RATING: 3 Keys RESULT: Win REMAINING: 7:04
Truly beautiful sets meet truly questionable puzzle flow in the basement of a haunted house in San Diego.
The set up for the story is a pretty strong one – along with Houdini’s widow (a barely-actor who is in truth just your game master in a costume) you and your group gather around a table, join hands and hold a seance to get things rolling. Special effects and lighting bring Houdini’s spirit to life.
The Great Room Escape clearly understands the importance of setting – as they go to great lengths to fill the rooms with props, antiques and stylings that evoke a period flavor appropriate to the world of Houdini.
There should always be some direction, even if you aren’t sure what to do with it in that instant. We ultimately figured things out and eventually escaped with seven minutes left on the clock, but it was not completely without its frustration. There were definitely more than a few points where we felt the game lacked intuitive direction.
The puzzles do try – for the most part – to connect to the Houdini story – with magic props, secret levers and even a Ouija Board.
There was quite the awkward moment in our game where someone in the room apparently mistakenly opened a lock that we hadn’t found the code to yet, at which point the actor playing Houdini’s widow promptly broke character, forcibly took it away and re-locked it.
If you’re wondering how a lock could have been opened by accident – that’s a bit easy to explain in this case. Though I was not the one who opened it, I did witness personally on other locks that when they were reset, the staff was a tad bit lazy in doing so. Rather than turning all the values on the padlocks to “0” as any escape room should so you have no indication of what the code might be, they just moved them one or two spaces off of the actual correct combination. (For the sake of example, if the code is 1-2-3, the lock might have been found at 2-3-4.) The resulting accidental opening is more common then you may think when locks aren’t reset properly to defuse the potential to guess.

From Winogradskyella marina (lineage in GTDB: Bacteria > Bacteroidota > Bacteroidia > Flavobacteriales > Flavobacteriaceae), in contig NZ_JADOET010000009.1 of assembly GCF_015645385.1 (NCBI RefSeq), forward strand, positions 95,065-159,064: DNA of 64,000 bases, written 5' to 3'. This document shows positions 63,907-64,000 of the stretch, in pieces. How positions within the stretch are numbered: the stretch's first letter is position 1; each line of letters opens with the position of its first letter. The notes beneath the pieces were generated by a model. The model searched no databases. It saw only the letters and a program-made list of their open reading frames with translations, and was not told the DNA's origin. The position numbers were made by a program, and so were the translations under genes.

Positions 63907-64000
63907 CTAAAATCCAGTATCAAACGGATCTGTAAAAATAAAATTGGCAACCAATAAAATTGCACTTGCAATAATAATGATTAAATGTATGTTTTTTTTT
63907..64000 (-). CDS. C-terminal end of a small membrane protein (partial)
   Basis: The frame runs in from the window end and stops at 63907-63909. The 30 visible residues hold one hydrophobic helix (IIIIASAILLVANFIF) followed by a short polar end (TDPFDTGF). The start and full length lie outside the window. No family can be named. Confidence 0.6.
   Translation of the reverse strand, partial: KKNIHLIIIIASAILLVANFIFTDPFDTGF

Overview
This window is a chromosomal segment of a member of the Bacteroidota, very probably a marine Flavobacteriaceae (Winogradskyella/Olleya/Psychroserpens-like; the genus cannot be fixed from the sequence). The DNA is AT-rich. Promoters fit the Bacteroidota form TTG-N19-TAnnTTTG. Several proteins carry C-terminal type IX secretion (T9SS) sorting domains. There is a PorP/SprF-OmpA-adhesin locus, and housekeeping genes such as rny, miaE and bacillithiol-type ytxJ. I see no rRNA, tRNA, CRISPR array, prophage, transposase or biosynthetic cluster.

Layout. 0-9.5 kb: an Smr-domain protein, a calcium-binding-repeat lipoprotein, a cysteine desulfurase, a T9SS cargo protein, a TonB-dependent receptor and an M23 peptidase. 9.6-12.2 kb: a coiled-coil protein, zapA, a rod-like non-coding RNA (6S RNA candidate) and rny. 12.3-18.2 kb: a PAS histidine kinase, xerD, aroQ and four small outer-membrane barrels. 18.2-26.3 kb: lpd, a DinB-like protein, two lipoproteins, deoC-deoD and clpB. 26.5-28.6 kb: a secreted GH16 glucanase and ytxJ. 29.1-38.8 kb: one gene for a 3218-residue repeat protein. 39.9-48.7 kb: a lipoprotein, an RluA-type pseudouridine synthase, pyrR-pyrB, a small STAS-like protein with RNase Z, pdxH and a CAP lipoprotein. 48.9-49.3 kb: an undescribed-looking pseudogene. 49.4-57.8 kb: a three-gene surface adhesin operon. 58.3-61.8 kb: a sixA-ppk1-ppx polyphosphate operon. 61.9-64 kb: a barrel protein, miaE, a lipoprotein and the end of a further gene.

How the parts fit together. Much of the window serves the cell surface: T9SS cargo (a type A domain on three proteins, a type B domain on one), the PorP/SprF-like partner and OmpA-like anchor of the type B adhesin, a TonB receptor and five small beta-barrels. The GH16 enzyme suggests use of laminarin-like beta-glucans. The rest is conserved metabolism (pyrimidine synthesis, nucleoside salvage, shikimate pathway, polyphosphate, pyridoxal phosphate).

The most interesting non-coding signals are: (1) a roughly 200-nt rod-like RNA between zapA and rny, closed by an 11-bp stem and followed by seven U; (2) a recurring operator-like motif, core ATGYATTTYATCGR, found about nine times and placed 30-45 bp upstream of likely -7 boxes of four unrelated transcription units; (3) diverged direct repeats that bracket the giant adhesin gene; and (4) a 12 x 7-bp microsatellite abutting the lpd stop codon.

Another small point of contention I had with this experience – while I like the idea of having an actor (if used properly) – and I essentially did enjoy the opening and closing show moments with her, during the game play itself, the actor felt more like a stern schoolmarm – constantly scolding players to “not touch that” or “there’s nothing there” or “don’t open that.” Some of the biggest fun of escape rooms is the initial discovery phase, and that fun is dampened when you worry that you might get yelled at just for playing the game. Mind you to be clear – no one in our group of all adults – even the strangers we were paired with – were in any way rough with any of the props or set dressing, yet we were scolded repeatedly like we were a group of misbehaving teenagers.
That does connect to another solid and unfortunate observation we have for The Great Room Escape- if I’m going to be honest, the staff at their San Diego location frequently came off as condescending and a bit rude. To be clear I’m not just speaking of the “actor” who may try to justify that as being quote “in character,” but rather the front desk staff checking you in as well.
Points of contention not withstanding, The Great Room Escape definitely puts a lot of effort into their scenic, lighting and show for each game, which prompted us a return visit to see their other two rooms. Keep an eye out for those reviews in the near future, as we found one game to be much better and the other to be much worse.
Venue: The Great Room Escape
Location: San Diego, California
Number of Games: 3
GAME SPECIFIC INFORMATION:
Duration: 60 minutes
Capacity: 10 people
Group Type: Public / You may be paired with strangers.
Cost: $34.95 per person